SECTION 3: CONTROL OF BIOAEROSOL EXPOSURE

As with any exposure to chemicals or physical agents, the prevention and control of bioaerosol
exposure is based on the three levels of intervention, namely elimination at source, controlling
the source, and lastly, controlling exposure. High concentrations of bioaerosols in a work
environment can be prevented only if the factors that promote their proliferation are identified
and controlled. In many cases, based on a visual inspection (a key element in the identification
and location of hazardous situations), corrective strategies can be immediately proposed.

3.1 Industrial work environments

The preceding sections have shown that bioaerosol concentrations in some workplaces can be
very high. In some cases, their presence is not only due to the fact that the conditions are
conducive to the proliferation of the microflora normally present in any environment, but also
directly associated with the manufacturing or conversion process, such as the presence of
thermophilic actinomycetes bacteria in compost and biotechnological processes. Elimination at
source is therefore not always desirable.

Whatever the origin of the microorganisms, control must necessarily be achieved by controlling
the operations that cause the projection and dispersion of water droplets or particles in the air.

The recognized methods of confinement, physical barriers, and general and local ventilation are
applicable. Concrete application examples are reported here and are illustrated in the technical
data sheets developed by the IRSST and presented in Appendix 2.

Confinement consists of isolating the source of contamination. For example, the confinement of
conveyors in wastewater treatment plants and sludge presses limits the projection of wastewater
and organic matter. The addition of confinement caissons on the flume also has the effect of
eliminating aerosolization. The use of rubber anti-skid rugs on floor piping and drains is an
effective, simple and rather inexpensive physical barrier. In pig-housing facilities, the use of a pit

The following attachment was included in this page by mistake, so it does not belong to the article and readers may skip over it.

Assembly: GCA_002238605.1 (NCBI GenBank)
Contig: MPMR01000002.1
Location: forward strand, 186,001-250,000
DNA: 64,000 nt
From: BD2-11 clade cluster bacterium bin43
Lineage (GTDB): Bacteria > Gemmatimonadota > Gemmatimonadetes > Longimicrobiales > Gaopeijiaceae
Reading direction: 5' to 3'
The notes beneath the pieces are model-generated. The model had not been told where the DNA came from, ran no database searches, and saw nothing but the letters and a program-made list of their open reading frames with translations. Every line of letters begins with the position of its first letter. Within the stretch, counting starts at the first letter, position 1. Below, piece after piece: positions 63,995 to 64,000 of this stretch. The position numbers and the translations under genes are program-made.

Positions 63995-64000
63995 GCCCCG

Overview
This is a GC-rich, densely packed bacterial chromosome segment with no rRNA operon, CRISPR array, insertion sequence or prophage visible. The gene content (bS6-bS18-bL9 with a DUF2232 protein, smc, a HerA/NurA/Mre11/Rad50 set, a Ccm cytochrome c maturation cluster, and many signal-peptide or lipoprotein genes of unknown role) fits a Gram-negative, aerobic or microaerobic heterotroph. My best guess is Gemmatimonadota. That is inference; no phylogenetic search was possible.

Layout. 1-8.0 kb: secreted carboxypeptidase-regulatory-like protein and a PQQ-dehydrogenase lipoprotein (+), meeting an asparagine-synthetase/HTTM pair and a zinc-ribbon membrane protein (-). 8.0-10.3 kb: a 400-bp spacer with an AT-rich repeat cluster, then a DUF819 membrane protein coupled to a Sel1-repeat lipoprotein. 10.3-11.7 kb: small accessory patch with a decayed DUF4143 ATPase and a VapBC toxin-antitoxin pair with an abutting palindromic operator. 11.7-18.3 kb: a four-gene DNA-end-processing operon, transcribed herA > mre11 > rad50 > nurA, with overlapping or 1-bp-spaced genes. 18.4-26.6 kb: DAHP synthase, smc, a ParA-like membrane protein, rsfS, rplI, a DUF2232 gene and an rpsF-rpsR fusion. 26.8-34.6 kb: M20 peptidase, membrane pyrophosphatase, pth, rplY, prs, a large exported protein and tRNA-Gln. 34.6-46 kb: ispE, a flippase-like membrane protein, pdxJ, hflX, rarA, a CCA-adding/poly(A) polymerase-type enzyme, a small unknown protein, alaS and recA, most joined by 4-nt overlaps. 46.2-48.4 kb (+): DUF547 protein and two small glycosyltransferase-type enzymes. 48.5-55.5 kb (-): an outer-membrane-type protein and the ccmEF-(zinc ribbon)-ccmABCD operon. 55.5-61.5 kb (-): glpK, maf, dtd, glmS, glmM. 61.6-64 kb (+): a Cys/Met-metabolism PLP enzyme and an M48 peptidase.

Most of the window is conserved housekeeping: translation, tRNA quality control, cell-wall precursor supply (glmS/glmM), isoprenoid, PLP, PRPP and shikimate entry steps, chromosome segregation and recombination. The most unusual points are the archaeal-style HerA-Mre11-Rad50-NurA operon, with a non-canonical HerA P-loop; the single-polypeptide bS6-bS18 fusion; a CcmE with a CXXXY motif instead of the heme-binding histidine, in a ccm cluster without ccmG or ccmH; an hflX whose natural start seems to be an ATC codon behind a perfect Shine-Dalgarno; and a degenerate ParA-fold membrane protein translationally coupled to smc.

ventilation system, with air intakes installed directly above the temporary manure storage and
with a sufficient flow rate, significantly reduces the bioaerosols.

If the corrective measures do not satisfactorily reduce the concentrations or if certain tasks
require being near emission sources, prevention procedures must be developed.

In general, for all work or all situations where contact may occur with either manure, waste
sludge, dung, manure effluent, household waste or any other potential source, the wearing of
personal protective equipment is recommended. This equipment must include:
• Impermeable coveralls, with rubber gloves and boots. These coveralls must not be taken
home.
• A helmet and visor for dirty work.
• A type N-95 disposable respirator. For damp locations, a respirator with a valve at the center
is recommended.

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49

There may also be other types of exposure besides respiratory exposure, namely by ingestion and
skin contact. In fact, the ingestion of a foreign microorganism as a result of bringing the hands in
contact with the mouth produces gastrointestinal problems in the receptive host. Sources should
therefore not be handled with bare hands. Workers should be able to wash their hands regularly
during their work. Strict personal hygiene measures should be applied in order to limit the
adverse effects of bioaerosols on the skin and lungs. Workers must: